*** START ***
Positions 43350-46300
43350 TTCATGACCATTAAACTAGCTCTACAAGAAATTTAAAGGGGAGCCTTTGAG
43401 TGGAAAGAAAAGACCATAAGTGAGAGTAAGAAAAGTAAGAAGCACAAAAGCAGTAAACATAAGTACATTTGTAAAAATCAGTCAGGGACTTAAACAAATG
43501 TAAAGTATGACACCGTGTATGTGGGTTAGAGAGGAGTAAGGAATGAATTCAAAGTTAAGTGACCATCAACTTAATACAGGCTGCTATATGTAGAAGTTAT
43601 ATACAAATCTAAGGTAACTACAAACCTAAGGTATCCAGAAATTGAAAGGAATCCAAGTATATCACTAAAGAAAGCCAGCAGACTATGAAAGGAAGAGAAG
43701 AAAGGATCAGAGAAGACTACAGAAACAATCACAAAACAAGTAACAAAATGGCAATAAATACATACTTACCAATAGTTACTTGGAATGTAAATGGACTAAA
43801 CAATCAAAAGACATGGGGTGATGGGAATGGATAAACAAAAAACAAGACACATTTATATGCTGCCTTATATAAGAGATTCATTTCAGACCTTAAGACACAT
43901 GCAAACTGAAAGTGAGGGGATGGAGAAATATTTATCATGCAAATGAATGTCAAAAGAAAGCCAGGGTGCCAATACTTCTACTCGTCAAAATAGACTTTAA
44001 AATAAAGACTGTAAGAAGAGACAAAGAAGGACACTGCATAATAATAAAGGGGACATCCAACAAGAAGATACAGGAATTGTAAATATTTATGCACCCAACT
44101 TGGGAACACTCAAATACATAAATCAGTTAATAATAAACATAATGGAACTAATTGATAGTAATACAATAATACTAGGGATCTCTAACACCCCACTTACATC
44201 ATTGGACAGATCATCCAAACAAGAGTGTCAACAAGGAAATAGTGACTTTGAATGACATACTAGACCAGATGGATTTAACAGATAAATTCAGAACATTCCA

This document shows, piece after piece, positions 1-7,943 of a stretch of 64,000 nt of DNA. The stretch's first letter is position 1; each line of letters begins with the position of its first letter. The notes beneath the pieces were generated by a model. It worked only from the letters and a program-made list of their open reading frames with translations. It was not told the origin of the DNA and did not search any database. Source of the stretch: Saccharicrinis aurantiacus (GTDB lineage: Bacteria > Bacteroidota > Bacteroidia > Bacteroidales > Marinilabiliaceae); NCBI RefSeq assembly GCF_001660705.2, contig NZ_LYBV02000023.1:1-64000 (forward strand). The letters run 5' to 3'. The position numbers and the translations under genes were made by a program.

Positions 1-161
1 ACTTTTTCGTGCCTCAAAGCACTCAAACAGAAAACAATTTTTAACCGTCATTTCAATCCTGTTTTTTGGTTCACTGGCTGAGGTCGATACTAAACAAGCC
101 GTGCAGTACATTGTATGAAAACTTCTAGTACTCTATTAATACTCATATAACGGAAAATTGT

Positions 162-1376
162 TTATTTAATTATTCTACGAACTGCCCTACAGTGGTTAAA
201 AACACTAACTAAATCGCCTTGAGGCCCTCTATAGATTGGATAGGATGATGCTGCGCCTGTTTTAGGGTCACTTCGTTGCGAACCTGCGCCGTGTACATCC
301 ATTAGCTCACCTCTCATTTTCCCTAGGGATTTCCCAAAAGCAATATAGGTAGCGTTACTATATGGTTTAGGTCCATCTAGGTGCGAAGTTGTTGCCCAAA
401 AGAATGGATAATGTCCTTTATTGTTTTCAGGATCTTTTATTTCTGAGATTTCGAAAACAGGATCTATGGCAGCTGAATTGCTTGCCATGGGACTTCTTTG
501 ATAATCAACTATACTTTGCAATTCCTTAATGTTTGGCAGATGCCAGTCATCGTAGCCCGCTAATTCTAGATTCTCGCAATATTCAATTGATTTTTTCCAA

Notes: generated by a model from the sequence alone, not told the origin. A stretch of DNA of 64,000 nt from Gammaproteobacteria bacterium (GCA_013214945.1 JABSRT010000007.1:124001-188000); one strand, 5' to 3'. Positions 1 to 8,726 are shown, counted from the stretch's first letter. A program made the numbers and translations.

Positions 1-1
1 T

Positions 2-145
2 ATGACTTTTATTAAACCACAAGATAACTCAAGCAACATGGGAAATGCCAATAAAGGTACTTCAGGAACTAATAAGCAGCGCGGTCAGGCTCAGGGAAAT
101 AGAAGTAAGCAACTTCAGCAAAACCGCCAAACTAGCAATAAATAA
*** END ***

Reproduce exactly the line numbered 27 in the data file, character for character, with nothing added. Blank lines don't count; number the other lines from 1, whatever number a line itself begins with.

101 AGAAGTAAGCAACTTCAGCAAAACCGCCAAACTAGCAATAAATAA